The Euro, Yen and Peso

March 6, 2017

This coming Thursday, March 9th, will mark the eighth anniversary of the low point hit by U.S. stocks in the Great Recession. The DOW and S&P 500 closed that day at 6,547 and 677. The economy was reeling. 4.5 million jobs were destroyed in the half year through March 2009, a downward monthly pace of 749 thousand. Real GDP contracted an an annualized rate of 8.2% in the final quarter of 2008, followed by a further 5.4% annualized decline in the first quarter of 2009. In hindsight, investors correctly perceived that the onset of economic recovery, which occurred in mid-2009, was nearer than the dire economic trends seemed to suggest.

As a monumental bottom in equities, March 9, 2009 is a convenient base from which to compare post-recession financial market performances. The DOW and S&P are about 220% and 250% higher now than then. Equities in German and Japan have recovered similarly, gaining 224% and 273%, respectively. But the change in sovereign debt yields has been quite different, in contrast. At 2.50%, the ten-year Treasury yield is 37 basis points lower than eight years ago and very close to their 2.48% average yield over the entire period. Ten-year German bunds, by comparison, have a current yield of just 0.33%, 261 basis points than 2.94% on March 9, 2009. The change in the 10-year Japanese JGB yield from 1.30% to 0.06% has been 124 basis points. The current Japanese yield is also well below their eight-year average of 0.73%.

One might expect to find the dollar much stronger now than eight years ago in light of much higher relative U.S. long-term interest rates. Indeed, the dollar is presently 19.0% stronger against the euro and 15% dearer against the yen than levels at which it closed on March 9, 2009. The dollar is also 20.8% above its 8-year average level of 1.2789 per euro. The extreme quotes for EUR/USD in this period were $1.5144 on November 25, 2009 and $1.0341 on January 3rd of this year. Dollar/yen averaged 97.24 over the past eight years and touched extremes of 75.55 on October 31, 2011 and 125.86 on June 5, 2015.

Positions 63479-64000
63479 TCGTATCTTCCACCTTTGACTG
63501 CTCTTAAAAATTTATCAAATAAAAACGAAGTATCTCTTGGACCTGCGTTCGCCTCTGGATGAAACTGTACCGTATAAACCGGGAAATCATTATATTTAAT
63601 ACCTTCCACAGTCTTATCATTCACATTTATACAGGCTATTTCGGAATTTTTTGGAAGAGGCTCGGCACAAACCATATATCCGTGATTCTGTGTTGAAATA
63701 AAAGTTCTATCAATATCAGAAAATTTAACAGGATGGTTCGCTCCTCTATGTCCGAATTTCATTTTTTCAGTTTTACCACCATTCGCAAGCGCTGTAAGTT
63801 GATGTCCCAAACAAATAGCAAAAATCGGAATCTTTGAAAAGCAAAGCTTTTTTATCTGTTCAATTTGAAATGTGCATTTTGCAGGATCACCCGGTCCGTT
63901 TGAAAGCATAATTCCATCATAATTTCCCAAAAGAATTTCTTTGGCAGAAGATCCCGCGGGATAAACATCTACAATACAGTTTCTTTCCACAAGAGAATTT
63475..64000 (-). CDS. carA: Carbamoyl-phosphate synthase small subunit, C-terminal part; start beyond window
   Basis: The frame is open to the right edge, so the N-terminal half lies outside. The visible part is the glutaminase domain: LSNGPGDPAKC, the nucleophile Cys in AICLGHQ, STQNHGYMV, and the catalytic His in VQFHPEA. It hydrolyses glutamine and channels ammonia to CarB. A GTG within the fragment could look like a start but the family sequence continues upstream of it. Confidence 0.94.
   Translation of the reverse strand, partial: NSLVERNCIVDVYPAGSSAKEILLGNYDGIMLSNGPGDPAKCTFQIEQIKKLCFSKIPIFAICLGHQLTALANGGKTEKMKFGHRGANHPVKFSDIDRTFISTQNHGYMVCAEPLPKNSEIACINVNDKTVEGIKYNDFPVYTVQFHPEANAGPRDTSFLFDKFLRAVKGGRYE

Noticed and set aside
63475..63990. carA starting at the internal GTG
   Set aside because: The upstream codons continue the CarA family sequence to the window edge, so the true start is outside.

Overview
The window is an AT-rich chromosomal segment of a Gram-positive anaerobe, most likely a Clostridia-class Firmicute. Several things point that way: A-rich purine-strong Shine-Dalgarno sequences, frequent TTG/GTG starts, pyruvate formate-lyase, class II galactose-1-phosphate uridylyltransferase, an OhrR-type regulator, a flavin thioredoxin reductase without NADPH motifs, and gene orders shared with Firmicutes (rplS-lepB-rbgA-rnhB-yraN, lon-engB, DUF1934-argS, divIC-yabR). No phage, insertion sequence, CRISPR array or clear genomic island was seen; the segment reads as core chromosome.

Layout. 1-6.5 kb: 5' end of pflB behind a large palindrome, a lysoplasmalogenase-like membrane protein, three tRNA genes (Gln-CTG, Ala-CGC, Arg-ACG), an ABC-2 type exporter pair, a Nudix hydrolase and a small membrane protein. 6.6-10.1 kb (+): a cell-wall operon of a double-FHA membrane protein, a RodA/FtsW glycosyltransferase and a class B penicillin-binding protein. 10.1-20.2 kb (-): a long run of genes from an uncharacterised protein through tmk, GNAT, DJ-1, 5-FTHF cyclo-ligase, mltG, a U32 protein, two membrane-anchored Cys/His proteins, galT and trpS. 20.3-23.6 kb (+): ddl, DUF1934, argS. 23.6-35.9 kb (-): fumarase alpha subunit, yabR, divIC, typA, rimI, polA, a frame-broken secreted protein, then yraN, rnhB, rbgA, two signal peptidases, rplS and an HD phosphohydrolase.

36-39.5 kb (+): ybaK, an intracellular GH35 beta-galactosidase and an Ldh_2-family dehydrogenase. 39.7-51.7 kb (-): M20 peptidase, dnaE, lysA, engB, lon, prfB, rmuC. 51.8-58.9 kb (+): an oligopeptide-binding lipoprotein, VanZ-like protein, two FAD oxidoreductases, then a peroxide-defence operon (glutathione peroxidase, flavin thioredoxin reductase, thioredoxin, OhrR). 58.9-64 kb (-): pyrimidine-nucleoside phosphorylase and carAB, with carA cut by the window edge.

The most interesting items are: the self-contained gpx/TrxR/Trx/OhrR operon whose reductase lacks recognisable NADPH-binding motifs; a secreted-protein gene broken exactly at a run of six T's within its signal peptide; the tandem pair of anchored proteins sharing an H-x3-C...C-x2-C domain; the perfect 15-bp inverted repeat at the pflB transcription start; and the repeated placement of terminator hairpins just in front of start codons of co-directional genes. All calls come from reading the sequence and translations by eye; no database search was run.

One can reasonably surmise that President Trump does not want the dollar’s upward trajectory this decade to continue. That would undermine his desire to slash the U.S. trade deficit. Consistent with a lite-dollar stance, the U.S. currency’s strongest levels thus far in 2017 were hit during the first week of the year — 1.0341 per euro on January 2nd and JPY 118.61 on January 3rd. But something is going to have to give in the period ahead. Verbal disparagements against the dollar can ameliorate fundamentally based upward pressure only so far stemming from the mix of U.S. monetary tightening and continuing quantitative stimulus and negative interest rates at the European Central Bank and Bank of Japan.

The wild cards involve political uncertainties. There are a series of crucial elections in Europe, starting in the Netherlands next week, shifting to France  in April-May and winding up in Germany late in September. If the EU breaks apart, it will be exceedingly difficult to contain dollar strength against the euro. Acts of Russian aggression would also tend to hurt the euro. The yen likewise would react poorly to hostile acts by North Korea or if oil prices were to slide anew.

Candidate Trump in 2016 was so antagonistic about Mexico that the peso became to quintessential market barometer of the likelihood perceived by investors of him becoming president. Earlier this year, just two days ahead of the inaugural, the peso plumbed to a record low of 21.92 per dollar. Amid visible distractions faced by the Trump administration, the timetable of U.S. policy changes that would directly impact Mexico’s economy has become less clear. And with a 12% recovery aided in addition by the rebound of oil prices for this energy producer, the peso has unexpectedly emerged early in this year as the best trading emerging market currency.

Given the importance President Trump puts on matters of immigration and trade, it would probably take a major political shakeup in Washington to prevent negative peso news from returning to the fore.

Copyright 2017, Larry Greenberg. All rights reserved. No secondary distribution without express permission.

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